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footwork TIPS
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Player Development

footworkGood footwork is so important in basketball, without it, its hard to move with the ball and off the ball. Great footwork is essential for playing defense, rebounding, ball handling, and virtually all other types of skills. Teaching proper footwork should be an important part of every basketball program. Using proper footwork makes the average player better and a great assist to team play. It is a bigger compliment to a player to say he is hard to defend, than say he is a great shooter. Mastery of this fundamental helps players to free themselves without assistance from a teammate.

Footwork Drills
Footwork Videos

Quality balance skills in the game of basketball are crucial to success. By keeping your feet shoulder width apart, you'll get the proper support base you need to stay strong against your opponent. Keep a good bend at the knees and the waist. Keep your head just above the midpoint between both feet.

Developing great pivot skills will help you get out of many tight situations and be move effective to your team. Stay on the ball of your pivot foot and don't allow it to come off the floor until you dribble, shoot, or pass the ball. Do not drag or slide your pivot foot.

In the post, a good move is the drop step. If you have the ball on the low block and the player guarding you is on the high side (closer to the free throw line), make the foot closest to the foul line your pivot foot and take a strong step with the opposite foot directly toward the basket. This allows you to seal your opponent on your butt behind you.

In general, if your pivot foot moves and you don't dribble, shoot or pass, it's called traveling, and the ball is awarded to the opponent. A reverse or back pivot is when you turn backwards and when you turn forwards it's called a forward or front pivot

There are many reasons to pivot, including to get open and to give yourself an open shot. If you don't get comfortable performing pivots, you'll never be an effective ball player.

Quick Pivot
We can't emphasize the need to stay on the balls of your feet. This is be helpful when it comes time to make quick pivots or fast cuts. As you make your move, you'll be able to maintain your balance much better by remaining on the balls of your feet. Since you have to be on the balls of your feet to move anyway, by playing on them, you will make your move more quickly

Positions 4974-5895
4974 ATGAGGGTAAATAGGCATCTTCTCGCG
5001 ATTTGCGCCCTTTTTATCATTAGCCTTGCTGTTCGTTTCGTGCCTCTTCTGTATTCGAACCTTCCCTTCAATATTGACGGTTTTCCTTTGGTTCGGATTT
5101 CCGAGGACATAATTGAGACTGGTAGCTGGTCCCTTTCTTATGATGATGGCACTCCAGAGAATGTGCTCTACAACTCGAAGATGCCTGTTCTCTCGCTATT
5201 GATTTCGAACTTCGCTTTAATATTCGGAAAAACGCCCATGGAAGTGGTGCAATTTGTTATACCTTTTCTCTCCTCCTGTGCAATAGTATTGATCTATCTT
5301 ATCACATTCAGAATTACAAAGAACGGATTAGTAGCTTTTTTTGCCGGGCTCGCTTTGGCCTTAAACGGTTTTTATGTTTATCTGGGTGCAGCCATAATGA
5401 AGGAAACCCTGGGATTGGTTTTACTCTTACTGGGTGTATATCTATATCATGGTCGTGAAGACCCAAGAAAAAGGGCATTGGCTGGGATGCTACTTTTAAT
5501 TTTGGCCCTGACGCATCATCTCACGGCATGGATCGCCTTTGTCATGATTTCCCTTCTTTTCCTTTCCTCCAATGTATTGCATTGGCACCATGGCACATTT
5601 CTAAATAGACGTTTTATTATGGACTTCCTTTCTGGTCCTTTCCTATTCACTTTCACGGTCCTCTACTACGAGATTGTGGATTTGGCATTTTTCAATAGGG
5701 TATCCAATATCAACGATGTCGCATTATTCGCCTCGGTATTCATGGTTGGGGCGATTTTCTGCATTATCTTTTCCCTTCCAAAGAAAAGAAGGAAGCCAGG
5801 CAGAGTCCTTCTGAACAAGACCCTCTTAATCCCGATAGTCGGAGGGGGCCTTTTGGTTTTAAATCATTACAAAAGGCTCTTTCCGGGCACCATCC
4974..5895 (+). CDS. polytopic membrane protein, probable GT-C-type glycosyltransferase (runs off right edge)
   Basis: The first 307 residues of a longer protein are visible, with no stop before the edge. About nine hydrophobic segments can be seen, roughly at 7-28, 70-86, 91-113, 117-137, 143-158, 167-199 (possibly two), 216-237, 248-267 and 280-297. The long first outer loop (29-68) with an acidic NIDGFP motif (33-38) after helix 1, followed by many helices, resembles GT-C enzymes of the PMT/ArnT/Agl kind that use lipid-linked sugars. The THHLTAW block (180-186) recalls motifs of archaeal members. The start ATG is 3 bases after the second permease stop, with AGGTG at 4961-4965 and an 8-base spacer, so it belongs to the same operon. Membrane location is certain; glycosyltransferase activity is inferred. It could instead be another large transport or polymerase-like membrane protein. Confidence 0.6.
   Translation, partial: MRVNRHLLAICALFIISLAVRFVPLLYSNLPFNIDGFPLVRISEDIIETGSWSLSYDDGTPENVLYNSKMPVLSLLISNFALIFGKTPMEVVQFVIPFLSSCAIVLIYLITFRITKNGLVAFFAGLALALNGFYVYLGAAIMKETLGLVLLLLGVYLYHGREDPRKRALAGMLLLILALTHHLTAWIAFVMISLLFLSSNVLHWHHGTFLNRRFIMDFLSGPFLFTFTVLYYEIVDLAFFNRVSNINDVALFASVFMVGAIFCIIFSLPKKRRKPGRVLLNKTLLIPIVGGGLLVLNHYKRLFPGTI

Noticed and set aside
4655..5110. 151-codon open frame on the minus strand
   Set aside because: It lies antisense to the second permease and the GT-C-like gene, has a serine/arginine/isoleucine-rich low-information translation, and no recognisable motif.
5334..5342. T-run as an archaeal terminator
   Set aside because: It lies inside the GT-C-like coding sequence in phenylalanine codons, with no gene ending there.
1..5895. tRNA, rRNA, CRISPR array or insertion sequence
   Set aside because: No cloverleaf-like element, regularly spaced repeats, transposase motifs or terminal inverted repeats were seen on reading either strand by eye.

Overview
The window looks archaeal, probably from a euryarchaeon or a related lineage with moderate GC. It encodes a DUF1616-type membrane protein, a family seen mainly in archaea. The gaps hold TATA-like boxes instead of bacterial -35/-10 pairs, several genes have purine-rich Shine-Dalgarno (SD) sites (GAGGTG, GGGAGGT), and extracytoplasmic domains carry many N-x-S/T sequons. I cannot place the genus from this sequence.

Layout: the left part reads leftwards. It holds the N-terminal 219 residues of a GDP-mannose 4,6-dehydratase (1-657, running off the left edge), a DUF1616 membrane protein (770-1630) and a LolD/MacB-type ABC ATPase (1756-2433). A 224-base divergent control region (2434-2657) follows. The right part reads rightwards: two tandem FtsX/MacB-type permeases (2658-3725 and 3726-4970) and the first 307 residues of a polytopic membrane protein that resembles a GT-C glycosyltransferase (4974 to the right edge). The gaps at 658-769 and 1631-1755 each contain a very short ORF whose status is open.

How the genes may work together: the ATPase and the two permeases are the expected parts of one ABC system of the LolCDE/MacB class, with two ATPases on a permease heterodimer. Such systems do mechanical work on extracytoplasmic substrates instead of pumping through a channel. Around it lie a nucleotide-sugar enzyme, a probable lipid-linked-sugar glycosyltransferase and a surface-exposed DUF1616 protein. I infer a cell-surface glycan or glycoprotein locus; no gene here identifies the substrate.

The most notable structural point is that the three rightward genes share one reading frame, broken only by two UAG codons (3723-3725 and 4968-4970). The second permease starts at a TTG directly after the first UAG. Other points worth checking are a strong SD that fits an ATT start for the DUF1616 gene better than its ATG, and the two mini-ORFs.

Positive Footwork
Keep your free foot slightly in front of your pivot foot as you're squaring up so you gain the best position to attack your opponent. If you allow your free foot to end up behind your pivot foot, you'll allow your defender an opportunity to apply pressure and "belly up" to you. This gets you on your back foot, off balance and retreating from the basket.




The easiest way to get open is to use what's called a "V-cut". Basically, a V-cut is a hard fake toward the rim, followed by a sharp cut back out toward the ball. If viewed from above or drawn on a diagram, the cut looks like a giant V, hence the name. The key is to sell the cut to the basket and as the defender turns his hips, that's when you plant and "explode" back out toward the ball. A very effective off the ball move. I use it quite often in my game.

Balance is one of the most important things to remember in the game of basketball. To have good physical balance you should have a wide base of support by keeping your feet at least shoulder width apart. A good bend at the knees and the waist will also help. Now, try to keep your head just above the midpoint between both feet . In this position you have the most physical balance possible. 

When executing an "L-Cut" you start at the block on the edge of the free throw lane and walk your defender up the side of the lane. When your teammate is ready to deliver the pass you step into the defender, make contact, and change speeds quickly by pushing off of your inside foot to pop out to the wing. 

The pivot is a fundamental skill that can get a player relief from pressure defense, and can be a great skill to have to begin an offensive move. To pivot, turn on the ball of your foot. Once you choose your pivot foot, it must maintain contact with the ground until you dribble, shoot or pass. (You can go airborne to shoot or pass) If your pivot foot moves and you do not dribble, shoot or pass, it is a violation called traveling, and the ball is awarded to the other team. A reverse or back pivot is when you turn backwards and when you turn forwards it is called a forward or front pivot. 

Once you have recieved a pass and faced the basket, you have probably established a pivot foot. That foot may no longer move until the ball leaves your hand when you dribble. POSITIVE FOOTWORK is a term that describes your "free" foot. Regardless of the manner in which you square up, your free foot should remain slightly in front of your pivot foot. This allows the offensive player to remain in charge and gives the ability to attack the defender. A player should not allow the free foot to end up in a position BEHIND the pivot foot, as this will give the defender an opportunity to apply pressure and "belly up" to the ballhandler, putting the ballhandler on his back foot and retreating from the basket.

Once a foot is free, that is the only foot that the player can fake or step with. "The foot that moves is the foot that goes!"

Time to get to work,

Coach O



Player Development Tips found on this page are what you'll be taught at HOOPZONE camps!


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